Editor’s note: This story has been updated to include a response provided Tuesday morning by UPMC Altoona.
Registered nurses on a medical/surgical unit at UPMC Altoona are expected to be responsible for a number of patients that may be high enough to be considered at risk as the hospital faces ongoing staffing issues, according to a passage from a recent so-called management newsletter. shared with the mirror by multiple sources.
The passage on what the newsletter calls “A delicate subject” was widely circulated – and panned – on social media.
“Until things improve, we ask staff to understand that it is possible to take on 8 patients in medicine/surgery, when staffing situations are poor,” the passage indicates. “It’s not ideal, or safe, but it’s a direct order from senior management…and refusing to take an 8 when asked to do so may result in HR (human resources) being moved.”
A UPMC spokeswoman said the hospital is still investigating the matter and expects to comment on Tuesday.
“Really? UPMC of Altoona? Really?” says a woman on Tik Tok, after reading the newsletter’s passage to her online audience. ” Its a threat. It’s not even a veiled threat. It’s a threat, pure and simple. You admit it’s not safe.
A nurse-patient ratio of 1-5 or 1-6 is typical for medical/surgical floors, but 1-8 is “just too much” said a floating nurse who did not want her name used for fear of repercussions and spoke to a reporter on the phone.
The problem of the med/surgical ratio stems from a “overwhelmed” emergency room, causing beds to fill up quickly after patients are discharged, according to the bulletin.
The issue should concern both patients and nurses, the floating nurse said.
It’s a problem because when an emergency arises that requires a nurse’s attention, that nurse is unable to pay attention to her other patients, the floating nurse said.
For example, if a patient “codes,” or is in a life-threatening emergency, another patient in another room could fall, she said.
“You can’t be in two places at once” she says.
The problematic passage has “gone extremely viral” said the floating nurse.
She herself heard about it from a friend in California and someone she knows in Boston, she said.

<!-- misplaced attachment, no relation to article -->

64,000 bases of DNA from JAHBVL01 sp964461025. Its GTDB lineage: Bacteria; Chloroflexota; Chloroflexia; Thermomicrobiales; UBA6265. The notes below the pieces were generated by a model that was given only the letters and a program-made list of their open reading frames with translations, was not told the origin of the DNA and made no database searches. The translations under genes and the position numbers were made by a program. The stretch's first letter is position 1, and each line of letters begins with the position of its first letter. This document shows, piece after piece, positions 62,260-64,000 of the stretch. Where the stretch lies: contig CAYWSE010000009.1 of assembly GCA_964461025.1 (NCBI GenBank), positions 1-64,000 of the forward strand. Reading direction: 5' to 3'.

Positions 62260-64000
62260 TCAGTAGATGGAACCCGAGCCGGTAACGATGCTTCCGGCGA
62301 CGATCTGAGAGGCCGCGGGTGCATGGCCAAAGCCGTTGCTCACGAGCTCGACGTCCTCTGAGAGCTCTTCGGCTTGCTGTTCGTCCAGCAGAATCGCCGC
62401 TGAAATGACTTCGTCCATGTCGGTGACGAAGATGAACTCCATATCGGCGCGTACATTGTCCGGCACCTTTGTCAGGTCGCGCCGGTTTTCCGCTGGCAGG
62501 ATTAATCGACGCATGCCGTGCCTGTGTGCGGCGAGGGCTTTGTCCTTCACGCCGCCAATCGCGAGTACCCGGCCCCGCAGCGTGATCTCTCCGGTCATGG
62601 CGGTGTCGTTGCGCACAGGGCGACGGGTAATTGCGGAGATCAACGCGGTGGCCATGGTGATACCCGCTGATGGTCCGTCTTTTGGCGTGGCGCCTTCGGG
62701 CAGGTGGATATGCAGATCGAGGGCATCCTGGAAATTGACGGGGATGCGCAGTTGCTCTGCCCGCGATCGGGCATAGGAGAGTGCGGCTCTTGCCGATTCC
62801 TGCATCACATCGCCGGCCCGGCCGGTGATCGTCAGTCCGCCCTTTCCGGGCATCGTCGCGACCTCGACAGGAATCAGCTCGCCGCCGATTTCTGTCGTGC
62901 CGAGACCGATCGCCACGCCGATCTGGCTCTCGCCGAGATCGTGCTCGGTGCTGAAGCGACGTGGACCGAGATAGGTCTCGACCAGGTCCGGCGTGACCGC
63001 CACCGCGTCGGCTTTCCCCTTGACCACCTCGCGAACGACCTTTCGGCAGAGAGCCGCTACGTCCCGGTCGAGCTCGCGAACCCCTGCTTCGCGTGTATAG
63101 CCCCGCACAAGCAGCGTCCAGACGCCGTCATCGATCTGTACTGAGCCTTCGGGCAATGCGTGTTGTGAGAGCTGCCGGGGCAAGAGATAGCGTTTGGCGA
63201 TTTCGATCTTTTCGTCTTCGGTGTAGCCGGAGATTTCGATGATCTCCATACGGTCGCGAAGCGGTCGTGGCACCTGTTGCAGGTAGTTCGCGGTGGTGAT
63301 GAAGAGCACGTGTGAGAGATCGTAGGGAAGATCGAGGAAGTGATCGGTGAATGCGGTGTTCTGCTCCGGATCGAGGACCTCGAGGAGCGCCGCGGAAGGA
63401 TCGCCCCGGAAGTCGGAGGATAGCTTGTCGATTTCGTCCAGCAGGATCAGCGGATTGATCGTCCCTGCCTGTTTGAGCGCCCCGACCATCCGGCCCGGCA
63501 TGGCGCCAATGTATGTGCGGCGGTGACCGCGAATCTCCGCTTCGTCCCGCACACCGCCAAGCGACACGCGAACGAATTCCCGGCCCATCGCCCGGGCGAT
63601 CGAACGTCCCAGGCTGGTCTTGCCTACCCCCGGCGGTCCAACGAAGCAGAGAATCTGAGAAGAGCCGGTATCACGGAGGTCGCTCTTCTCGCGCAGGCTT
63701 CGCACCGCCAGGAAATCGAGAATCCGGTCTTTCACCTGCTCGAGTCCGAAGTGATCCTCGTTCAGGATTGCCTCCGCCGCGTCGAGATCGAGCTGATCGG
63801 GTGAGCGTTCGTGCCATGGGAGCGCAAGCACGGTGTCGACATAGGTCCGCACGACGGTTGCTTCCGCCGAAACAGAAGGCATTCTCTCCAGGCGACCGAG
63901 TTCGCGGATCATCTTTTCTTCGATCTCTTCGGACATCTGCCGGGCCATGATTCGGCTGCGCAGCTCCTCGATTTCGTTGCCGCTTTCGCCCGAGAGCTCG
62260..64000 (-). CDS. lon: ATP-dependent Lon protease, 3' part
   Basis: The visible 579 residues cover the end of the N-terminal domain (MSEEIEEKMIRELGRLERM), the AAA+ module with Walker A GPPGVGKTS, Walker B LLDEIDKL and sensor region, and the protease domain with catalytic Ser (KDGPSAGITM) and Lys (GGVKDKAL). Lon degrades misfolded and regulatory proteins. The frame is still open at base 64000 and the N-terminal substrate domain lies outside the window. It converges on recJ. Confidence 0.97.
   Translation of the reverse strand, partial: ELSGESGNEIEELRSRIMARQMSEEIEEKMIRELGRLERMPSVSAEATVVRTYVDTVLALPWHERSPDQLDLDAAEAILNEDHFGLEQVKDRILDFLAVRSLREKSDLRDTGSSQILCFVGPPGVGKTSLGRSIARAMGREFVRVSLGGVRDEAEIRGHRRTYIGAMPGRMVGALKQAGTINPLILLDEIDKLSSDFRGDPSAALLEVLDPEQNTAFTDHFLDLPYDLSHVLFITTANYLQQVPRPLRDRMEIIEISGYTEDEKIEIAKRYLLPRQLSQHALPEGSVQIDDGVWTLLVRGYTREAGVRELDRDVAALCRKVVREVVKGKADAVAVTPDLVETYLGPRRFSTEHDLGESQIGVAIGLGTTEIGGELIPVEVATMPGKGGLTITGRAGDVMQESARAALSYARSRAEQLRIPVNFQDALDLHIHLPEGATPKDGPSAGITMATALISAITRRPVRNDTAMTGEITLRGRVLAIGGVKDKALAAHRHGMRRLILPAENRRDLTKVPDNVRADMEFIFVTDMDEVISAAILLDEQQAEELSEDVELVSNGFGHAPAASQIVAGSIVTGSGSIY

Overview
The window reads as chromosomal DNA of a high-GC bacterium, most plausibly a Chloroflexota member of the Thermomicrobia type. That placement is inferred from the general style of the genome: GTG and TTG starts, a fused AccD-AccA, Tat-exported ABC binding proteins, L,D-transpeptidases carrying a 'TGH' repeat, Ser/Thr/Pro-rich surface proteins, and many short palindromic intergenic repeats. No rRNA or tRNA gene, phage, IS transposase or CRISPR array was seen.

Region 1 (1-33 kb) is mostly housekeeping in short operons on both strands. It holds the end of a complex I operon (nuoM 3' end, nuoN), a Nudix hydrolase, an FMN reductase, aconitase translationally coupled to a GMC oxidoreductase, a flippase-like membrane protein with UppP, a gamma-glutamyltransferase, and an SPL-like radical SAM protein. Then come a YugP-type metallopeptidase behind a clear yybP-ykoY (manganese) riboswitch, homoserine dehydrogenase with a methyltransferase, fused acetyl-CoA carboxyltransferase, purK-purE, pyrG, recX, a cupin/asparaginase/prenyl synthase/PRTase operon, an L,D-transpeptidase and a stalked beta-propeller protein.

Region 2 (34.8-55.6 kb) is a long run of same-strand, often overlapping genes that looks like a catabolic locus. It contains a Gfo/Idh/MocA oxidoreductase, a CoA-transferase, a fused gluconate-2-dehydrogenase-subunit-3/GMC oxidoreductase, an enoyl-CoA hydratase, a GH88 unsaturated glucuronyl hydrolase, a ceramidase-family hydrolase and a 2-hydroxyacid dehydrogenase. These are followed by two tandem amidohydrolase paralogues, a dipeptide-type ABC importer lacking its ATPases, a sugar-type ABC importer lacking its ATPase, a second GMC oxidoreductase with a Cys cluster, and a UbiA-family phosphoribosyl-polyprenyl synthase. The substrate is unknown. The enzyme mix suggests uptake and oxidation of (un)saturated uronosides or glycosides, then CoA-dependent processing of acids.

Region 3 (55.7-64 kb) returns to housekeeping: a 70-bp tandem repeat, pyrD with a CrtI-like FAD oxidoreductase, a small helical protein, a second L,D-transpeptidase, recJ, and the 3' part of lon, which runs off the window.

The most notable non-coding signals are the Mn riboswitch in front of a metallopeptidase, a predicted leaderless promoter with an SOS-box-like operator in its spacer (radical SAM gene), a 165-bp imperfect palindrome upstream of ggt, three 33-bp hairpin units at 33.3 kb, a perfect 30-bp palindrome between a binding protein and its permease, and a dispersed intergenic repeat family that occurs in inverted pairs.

Last fall, when COVID-19 numbers were high, there was a lot of publicity about staffing shortages at UPMC Altoona, primarily focused on the emergency department, where long waits have become common.
“Covid-wise, things are much better now,” but in terms of personnel they are not, because “so many nurses are gone,” said the floating nurse.
This flight includes travel nurses who have had their contracts cut short, she said.
The hospital tried to rectify the problem, but was unable to do so, due to an unwillingness to raise salaries and benefits as much as needed, according to the floating nurse.
That’s especially true with long-serving nurses, whom the hospital hasn’t done enough to retain, she said.
“They (hospital management) are definitely not doing their best,” she says.
Nurses are generally unwilling to speak freely on staffing issues because “management will find a way to get you in trouble”, she says.
However, some UPMC Altoona nurses are planning to hold a rally outside the Blair County Courthouse today to advocate for the state General Assembly. “moving forward with the Patient Safety Act”, legislation that would establish staffing standards for hospitals, according to a press release from a spokesperson for SEIU-Healthcare PA, which represents RNs at UPMC Altoona.
In a statement provided to the Mirror on Tuesday morning by Ed DeWitt, public relations manager, UPMC Altoona said: “The allegation is simply not true. Providing safe, quality patient care is always our highest priority. The sentiments expressed in the social media post are an excerpt of content written by an employee reflecting his own opinions. We always encourage staff to report any quality or safety concerns and no nurse will ever be disciplined for raising related issues. As such, a member of the team would never sent to HR for raising patient safety concerns.As one of the busiest hospitals in the region, and as with all UPMC hospitals, staff are continually assessed to ensure safety. As evidenced by our Leapfrog “A” Hospital Safety Rating announced today for UPMC Altoona, the health and safety of our patients is at the center of everything we do.
The Mirror’s staff writer, William Kibler, is at 814-949-7038.